Why a group of strangers took the plunge to save school pools

 In News

JAMES BRADSHAW Globe and Mail April 15, 2008
With a report from James Rusk
The struggle to save 39 of Toronto's public school pools hinges on a wide coalition that began to form when a single parents association put out word of the impending closings.

Seven weeks ago, a group of strangers accepted an invitation posted in the Allenby Junior Public School association's newsletter to come and discuss how to save the swimming pool.

They laid the foundation of what has become an increasingly forceful lobby group. Seasoned activists they are not, with most claiming never to have attended a rally, let alone organized one.

But what began as one school's cry of indignation has spawned letter-writing campaigns, public rallies and demands for closer scrutiny of the Toronto District School Board itself.  The Allenby group has built support from schools and parents across the city, but much of the impetus still stems from parents at this K-6 school on the southern edge of the Lawrence Park neighbourhood that was the first Toronto school to offer a French Immersion program.

Heidi Wilson, one of the core members, said her role in the campaign began when she read about the closings in the newsletter and decided to write to several elected officials, something she had never done before.

"We're all new to this, we're all neophytes. And even though there has been a history to this issue, as individuals none of us has the [savvy] or the experience in working with the media, the TDSB or the city," she said.

"We're figuring this out as we go, and we're just trying to use good common sense."

Ms. Wilson, a market researcher and former teacher with a PhD in education, said she was outraged to discover the scope of the planned closings, kindling an instinct to defend the pools.

"This is for my children, who are yet to become swimmers because neither one of them are old enough to swim in the school system yet," she said of her five-year-old son and two-year-old daughter.

"And secondly … we're losing our property, so if we don't step in and take action now, then this fight will continue. It won't be about pools next year, but the same argument will hold until they go and correct the funding formula."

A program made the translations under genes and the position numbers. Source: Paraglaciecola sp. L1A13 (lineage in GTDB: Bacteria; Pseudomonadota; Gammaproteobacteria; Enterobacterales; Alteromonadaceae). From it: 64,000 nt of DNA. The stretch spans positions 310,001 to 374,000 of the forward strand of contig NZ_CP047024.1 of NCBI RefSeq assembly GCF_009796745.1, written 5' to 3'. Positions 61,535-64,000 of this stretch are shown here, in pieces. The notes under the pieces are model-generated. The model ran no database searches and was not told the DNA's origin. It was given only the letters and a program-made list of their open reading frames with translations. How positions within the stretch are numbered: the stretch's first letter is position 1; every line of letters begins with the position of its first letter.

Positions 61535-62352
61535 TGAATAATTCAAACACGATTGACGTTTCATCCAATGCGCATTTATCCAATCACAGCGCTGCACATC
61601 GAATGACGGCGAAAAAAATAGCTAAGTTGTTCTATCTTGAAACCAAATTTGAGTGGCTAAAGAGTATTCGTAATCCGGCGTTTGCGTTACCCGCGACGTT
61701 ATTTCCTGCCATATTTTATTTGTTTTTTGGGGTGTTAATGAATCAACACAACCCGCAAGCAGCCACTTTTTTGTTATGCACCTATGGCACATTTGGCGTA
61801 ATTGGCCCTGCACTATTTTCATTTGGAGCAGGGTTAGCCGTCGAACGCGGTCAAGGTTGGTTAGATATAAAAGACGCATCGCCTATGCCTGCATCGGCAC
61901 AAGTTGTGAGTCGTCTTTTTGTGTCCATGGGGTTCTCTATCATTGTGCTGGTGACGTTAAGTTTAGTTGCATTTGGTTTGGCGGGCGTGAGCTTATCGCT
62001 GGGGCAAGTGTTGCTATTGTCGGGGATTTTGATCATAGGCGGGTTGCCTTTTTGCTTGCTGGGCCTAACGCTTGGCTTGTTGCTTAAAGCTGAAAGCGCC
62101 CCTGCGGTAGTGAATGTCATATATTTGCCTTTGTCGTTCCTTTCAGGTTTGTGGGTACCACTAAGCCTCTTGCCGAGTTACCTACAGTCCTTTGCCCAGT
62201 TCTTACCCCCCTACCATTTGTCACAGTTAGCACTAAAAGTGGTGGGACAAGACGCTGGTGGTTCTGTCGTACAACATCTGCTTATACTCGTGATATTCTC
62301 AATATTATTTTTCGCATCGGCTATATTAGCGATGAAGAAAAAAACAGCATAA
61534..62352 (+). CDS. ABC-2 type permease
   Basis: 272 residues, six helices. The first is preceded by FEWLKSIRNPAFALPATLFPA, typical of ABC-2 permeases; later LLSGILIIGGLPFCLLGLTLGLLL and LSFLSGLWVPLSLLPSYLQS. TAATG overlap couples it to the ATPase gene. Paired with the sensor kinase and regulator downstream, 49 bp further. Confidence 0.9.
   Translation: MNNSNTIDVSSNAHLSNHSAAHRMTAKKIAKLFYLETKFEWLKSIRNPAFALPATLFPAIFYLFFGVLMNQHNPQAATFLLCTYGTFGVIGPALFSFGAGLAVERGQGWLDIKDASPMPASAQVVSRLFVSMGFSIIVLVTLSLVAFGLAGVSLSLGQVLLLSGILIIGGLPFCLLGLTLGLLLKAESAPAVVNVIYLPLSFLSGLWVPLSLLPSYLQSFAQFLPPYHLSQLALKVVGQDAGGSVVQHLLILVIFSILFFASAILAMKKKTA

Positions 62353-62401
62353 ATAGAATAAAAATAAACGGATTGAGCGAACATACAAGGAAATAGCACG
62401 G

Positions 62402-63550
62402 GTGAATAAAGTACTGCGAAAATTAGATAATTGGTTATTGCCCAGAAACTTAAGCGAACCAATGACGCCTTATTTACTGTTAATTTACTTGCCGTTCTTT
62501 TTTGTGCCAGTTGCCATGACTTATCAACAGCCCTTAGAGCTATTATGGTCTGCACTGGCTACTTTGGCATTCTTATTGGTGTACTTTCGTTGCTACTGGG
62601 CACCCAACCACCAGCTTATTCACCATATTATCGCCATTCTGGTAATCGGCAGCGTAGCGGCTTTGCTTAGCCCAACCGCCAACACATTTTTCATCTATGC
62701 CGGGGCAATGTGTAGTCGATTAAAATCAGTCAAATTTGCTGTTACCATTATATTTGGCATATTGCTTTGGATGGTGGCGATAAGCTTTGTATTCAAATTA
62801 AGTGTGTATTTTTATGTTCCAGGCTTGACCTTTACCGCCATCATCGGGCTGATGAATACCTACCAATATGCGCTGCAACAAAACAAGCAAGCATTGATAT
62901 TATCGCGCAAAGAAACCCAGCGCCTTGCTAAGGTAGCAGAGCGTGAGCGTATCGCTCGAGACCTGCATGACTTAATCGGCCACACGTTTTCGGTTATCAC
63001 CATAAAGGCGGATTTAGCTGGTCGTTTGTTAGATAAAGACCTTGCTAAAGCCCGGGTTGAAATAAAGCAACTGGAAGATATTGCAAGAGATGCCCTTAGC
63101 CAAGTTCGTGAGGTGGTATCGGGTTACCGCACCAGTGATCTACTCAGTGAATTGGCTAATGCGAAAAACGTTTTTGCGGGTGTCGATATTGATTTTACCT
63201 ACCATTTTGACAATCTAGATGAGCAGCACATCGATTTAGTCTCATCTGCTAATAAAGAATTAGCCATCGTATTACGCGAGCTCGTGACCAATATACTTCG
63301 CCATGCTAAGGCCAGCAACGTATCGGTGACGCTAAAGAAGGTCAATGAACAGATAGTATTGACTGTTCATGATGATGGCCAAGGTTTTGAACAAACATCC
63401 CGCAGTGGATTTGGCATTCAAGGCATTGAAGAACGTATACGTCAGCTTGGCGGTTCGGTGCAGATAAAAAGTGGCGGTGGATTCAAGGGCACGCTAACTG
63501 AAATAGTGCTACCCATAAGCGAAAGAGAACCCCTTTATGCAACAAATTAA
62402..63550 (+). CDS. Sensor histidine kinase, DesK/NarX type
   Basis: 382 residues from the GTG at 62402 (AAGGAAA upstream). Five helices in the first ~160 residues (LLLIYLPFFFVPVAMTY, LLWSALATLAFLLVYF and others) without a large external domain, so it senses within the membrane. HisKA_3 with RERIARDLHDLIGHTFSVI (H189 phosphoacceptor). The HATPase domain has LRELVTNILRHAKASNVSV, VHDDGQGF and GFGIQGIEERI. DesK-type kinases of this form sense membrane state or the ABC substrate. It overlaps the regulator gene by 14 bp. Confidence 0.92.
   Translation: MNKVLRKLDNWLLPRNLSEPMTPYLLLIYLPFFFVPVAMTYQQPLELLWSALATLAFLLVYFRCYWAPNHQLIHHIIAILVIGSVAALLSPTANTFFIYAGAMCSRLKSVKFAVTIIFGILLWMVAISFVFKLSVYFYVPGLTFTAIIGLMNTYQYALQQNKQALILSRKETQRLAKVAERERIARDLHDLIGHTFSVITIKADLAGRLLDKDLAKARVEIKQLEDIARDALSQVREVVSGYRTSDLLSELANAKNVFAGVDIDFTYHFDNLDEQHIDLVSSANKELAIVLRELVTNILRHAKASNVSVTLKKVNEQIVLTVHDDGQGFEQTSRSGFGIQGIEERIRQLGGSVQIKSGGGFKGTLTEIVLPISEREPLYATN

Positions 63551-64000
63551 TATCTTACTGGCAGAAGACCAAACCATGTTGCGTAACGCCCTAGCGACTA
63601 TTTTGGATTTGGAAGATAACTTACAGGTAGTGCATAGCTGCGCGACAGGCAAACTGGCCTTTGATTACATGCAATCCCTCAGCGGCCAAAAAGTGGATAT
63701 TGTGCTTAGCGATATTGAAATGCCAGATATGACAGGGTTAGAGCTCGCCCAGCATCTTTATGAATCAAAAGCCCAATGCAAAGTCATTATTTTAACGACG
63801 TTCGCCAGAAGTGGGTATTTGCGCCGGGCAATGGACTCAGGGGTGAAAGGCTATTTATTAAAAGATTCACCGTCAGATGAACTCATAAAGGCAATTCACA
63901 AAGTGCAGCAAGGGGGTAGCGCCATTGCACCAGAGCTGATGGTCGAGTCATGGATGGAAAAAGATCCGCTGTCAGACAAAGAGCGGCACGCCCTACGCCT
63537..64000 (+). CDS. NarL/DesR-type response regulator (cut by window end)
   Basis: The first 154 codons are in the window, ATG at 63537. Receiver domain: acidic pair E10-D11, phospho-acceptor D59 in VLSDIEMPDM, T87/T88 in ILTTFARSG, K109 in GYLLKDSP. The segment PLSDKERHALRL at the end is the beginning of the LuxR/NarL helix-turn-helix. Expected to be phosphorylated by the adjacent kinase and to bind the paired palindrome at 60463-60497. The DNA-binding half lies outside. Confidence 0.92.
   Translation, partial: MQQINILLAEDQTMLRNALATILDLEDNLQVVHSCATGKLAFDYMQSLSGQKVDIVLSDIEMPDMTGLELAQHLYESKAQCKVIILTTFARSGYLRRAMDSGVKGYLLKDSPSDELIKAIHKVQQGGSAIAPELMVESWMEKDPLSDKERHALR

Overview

Ms. Wilson sides with trustees who say the board cannot find the $12-million in operating expenses to keep the pools open unless the city and province provide extra help on top of the amount dictated by the provincial education funding formula, which does not make provisions for pools.

But members of the group do not move in lockstep with the board.

On Friday, fellow activist June Ntazinda, an investment manager, will begin a forensic audit of the board's finances with a team of accountants. Ms. Wilson has asked board Chairman John Campbell for a detailed list of all meetings he has held about the pools, including dates and the names of any board, city or provincial officials present.

As for public advocacy, the group has helped to organize a series of events and Ms. Wilson said they plan to have another public rally in the next two to three weeks, as well as a strong presence at tomorrow's final board vote on pool closings.
Jessica Monk, who chairs the Allenby parents association, said she hopes the spirit of collaboration will catch on with the board, city and province, all of whom appear to be at a standstill.

"The next step is to approach the provincial government and the city – because really what we're asking for is sustainable funding for the pools, not just to save them for one year. We've been through that so many times," she said.

Mayor David Miller has cited the millions the city already contributes to school pools and calls pool funding a provincial issue. The provincial education ministry has insisted that the board has enough flexibility in its budget to choose priorities.
"This is a community issue that needs to be addressed and I hope the TDSB will go back and look at its priorities," said Education Minister Kathleen Wynne when asked about pools yesterday in the legislature.

So far, the minister has been reluctant to get involved in the issue, even though she knows that it tugs at the heartstrings of a group of parents who have supported the Liberals electorally.

She is faced with trying to strike a balance between the need to deal with a number of important problems that the province perceives at the TDSB, such as governance, and the political pressure from parents who want pools to stay open.
"The real unknown is the parents and the legacy this issue could have for the next election," one Queen's Park source said.

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